2020 was a year like no other. For me it was chaotic, emotional, and painful, but it was also a year of reflection, celebration, reconnection, and gratitude. Throughout it all, music helped me process the world. I’ve wanted to do an end of year album writeup for the past few years, but I always made excuses: I’m not a good writer, I don’t have time, no one will care, etc. This year I committed to it and the joy I got out of writing and reflecting on music that means so much to me has already been worth it! I’m not a music critic by any means so this isn’t a music review list; I tried my best to focus on my own experiences and the perspectives I’ve gained from these albums instead. The following is my 100 favorite albums from last year: I’ve included a playlist with my favorite song from each album, listed out albums 100 – 51, wrote short blurbs about albums 50 – 11 (pages 2 – 5), and went way deep for albums 10 – 1 (pages 6 – 15). I hope you can glean something from the words I’ve written about them. If I put even a single person on to a new album that they enjoy, I’ll be happy : – ) So, without further ado…
Kid Cudi, Man on the Moon III
Navy Blue, Ada Irin
Beach Bunny, Honeymoon
Chris Stapleton, Starting Over
Sporting Life, HBCU Gameday
Jhené Aiko, Chilombo
Pop Smoke, Shoot for the Stars, Aim for the Moon
Caroline Rose, Superstar
Rico Nasty, Nightmare Vacation
The 1975, Notes on a Conditional Form
Pink Siifu, NEGRO
Purity Ring, WOMB
J Hus, Big Conspiracy
Freddie Gibbs x The Alchemist, Alfredo
Grimes, Miss Anthropocene
Yung Lean, Starz
Chloe x Halle, Ungodly Hour
21 Savage, Savage Mode II
Laura Marling, Song for Our Daughter
Taylor Swift, evermore
Ela Minus, acts of rebellion
Kelly Lee Owens, Inner Song
SAULT, Untitled (Black Is) / Untitled (Rise)
Moaning, Uneasy Laughter
Arca, KiCk i
Gorillaz, Song Machine, Season One: Strange Timez
Alina Baraz, It Was Divine
Ambar Lucid, Garden of Lucid
SAINt JHN, While the World Was Burning
Thundercat, It Is What It Is
Omar Apollo, Apolonio
Nick Hakim, WILL THIS MAKE ME GOOD
Khary, THIS IS WEIRD
US Girls, Heavy Light
Waxahatchee, Saint Cloud
Ty Dolla $ign, Featuring Ty Dolla $ign
Perfume Genius, Set My Heart on Fire Immediately
Four Tet, Sixteen Oceans
Princess Nokia, Everything is Beautiful / Everything Sucks
Jessie Ware, What’s Your Pleasure?
Bartees Strange, Live Forever
Kali Uchis, Sin Miedo (del Amor y Otros Demonios) ∞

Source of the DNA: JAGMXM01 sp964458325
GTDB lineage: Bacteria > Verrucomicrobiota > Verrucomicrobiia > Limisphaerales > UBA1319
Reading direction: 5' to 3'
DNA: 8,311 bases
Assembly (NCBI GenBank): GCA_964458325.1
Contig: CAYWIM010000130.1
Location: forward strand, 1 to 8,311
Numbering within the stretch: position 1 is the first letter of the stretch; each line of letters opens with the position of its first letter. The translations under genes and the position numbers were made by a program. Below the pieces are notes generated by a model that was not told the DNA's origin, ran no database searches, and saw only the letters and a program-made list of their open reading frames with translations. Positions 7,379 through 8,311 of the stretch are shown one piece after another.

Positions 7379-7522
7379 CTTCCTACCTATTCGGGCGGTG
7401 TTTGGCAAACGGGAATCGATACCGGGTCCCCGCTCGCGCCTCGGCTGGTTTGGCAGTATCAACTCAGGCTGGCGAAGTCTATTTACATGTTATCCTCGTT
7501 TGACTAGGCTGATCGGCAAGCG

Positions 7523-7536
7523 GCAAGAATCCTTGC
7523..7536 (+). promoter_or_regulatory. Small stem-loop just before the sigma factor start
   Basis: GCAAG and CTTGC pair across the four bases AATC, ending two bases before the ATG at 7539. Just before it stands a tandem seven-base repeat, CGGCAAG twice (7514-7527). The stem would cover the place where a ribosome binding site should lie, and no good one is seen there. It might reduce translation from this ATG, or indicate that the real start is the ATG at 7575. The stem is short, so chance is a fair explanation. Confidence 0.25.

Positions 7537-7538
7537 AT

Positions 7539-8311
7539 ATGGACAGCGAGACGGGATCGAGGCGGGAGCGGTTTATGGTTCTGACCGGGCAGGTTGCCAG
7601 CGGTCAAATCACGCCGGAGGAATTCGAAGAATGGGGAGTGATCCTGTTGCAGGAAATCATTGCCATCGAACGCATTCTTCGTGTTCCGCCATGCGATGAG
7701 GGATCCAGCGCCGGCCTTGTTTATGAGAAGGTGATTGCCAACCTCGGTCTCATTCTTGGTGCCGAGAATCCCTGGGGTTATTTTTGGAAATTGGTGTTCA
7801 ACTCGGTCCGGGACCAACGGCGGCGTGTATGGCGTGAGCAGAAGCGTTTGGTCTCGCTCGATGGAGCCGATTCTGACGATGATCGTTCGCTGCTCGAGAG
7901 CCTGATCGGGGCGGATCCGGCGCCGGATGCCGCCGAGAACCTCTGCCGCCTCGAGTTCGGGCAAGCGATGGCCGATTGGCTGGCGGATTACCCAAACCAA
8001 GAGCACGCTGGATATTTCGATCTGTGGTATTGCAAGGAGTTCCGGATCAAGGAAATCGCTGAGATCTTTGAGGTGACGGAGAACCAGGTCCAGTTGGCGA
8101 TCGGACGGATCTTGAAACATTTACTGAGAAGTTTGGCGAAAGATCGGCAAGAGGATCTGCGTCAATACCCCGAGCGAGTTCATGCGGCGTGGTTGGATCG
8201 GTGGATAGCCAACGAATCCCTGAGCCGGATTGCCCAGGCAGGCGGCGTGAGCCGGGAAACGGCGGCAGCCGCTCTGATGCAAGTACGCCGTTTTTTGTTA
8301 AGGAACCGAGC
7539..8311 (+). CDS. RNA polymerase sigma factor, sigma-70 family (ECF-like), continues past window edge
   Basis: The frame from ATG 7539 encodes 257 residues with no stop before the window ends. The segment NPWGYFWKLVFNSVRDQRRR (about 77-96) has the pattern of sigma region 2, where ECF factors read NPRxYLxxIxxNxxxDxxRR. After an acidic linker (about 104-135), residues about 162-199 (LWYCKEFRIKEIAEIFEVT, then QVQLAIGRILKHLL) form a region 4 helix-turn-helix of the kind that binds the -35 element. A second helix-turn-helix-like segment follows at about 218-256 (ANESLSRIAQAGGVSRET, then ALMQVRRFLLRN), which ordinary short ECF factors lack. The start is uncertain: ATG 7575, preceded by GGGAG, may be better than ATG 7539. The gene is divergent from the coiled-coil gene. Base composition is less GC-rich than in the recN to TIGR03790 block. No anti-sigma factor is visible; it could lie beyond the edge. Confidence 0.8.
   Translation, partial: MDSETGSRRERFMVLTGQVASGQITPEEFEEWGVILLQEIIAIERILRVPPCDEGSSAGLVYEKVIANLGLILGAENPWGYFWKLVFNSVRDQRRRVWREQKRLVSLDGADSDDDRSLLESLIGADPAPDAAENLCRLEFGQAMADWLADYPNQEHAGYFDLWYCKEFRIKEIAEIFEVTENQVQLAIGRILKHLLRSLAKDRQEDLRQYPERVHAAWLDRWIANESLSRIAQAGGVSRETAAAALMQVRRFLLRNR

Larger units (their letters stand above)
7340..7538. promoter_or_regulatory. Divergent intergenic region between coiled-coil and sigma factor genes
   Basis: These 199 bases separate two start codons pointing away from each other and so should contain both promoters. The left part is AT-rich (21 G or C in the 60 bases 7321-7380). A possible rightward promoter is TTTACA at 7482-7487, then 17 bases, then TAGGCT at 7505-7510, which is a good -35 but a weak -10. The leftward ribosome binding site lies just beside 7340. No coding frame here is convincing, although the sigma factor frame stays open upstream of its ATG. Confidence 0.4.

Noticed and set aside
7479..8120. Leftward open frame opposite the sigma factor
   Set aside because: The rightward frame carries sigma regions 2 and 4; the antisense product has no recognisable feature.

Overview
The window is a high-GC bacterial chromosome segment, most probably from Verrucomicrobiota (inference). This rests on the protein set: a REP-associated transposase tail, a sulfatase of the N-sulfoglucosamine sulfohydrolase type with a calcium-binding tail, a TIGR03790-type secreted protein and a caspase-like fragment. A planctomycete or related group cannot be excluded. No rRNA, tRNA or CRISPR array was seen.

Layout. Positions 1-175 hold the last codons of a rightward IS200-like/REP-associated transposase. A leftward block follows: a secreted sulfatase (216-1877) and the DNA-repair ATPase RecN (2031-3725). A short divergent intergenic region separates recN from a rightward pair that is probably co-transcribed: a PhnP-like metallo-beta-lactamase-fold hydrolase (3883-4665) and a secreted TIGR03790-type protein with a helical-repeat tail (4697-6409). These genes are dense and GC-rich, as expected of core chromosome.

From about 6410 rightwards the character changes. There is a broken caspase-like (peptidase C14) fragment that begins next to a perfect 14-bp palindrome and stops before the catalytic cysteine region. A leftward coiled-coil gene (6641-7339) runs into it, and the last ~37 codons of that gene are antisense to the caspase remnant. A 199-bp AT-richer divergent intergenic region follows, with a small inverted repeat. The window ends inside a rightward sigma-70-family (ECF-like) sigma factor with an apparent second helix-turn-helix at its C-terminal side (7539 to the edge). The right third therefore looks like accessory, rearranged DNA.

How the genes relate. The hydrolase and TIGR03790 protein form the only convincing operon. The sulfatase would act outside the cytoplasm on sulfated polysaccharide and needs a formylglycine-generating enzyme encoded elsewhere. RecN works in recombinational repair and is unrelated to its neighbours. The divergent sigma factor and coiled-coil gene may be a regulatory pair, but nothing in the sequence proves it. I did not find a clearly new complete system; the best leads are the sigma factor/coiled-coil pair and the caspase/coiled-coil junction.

Growing up traveling, I have experience with several different kinds of trips. I grew up visiting places with my family, but also visiting my parents’ home country of the Philippines. Just comparing those two travel types, I had a very different travel experience in both. When we went to Europe, we were doing popular experiences and seeing well-known sites. However, when we would go to the Philippines, we would stay at my grandparents’ farm in the mountains of Nueva Vizcaya, a rural region of the Philippines. The experiences were completely different—immersion is much more of an “authentic” experience, but tourism is a way to see important cultural or historical sites that many local people may not even know much about. When considering my own travel experiences, I have done a study abroad program in Arezzo, Italy with the engineering program. At that program, I did not become friends with any Italians let alone even really meet any Italians. One thing I’ve noticed with programs such as those based in Arezzo is that it seems like many students use it as a vacation in order to experience being in a different place with other OU students. While that is okay, I personally prefer to see how people of the country live and things that are important to them. In Bhutan, we have had the opportunity to meet many Bhutanese people and talk to them about their lives and thoughts on their country and culture. We have made genuine friendships with many of them, which was something that was never even really offered at the Arezzo program due to the OU in Arezzo campus. Now when I travel I make it an important point to try to talk to as many locals as possible to get a feel for how their experience actually is. While tourism is still fun and can be a great experience, I always think that tourism can be done while immersing oneself in a culture but never the other way around.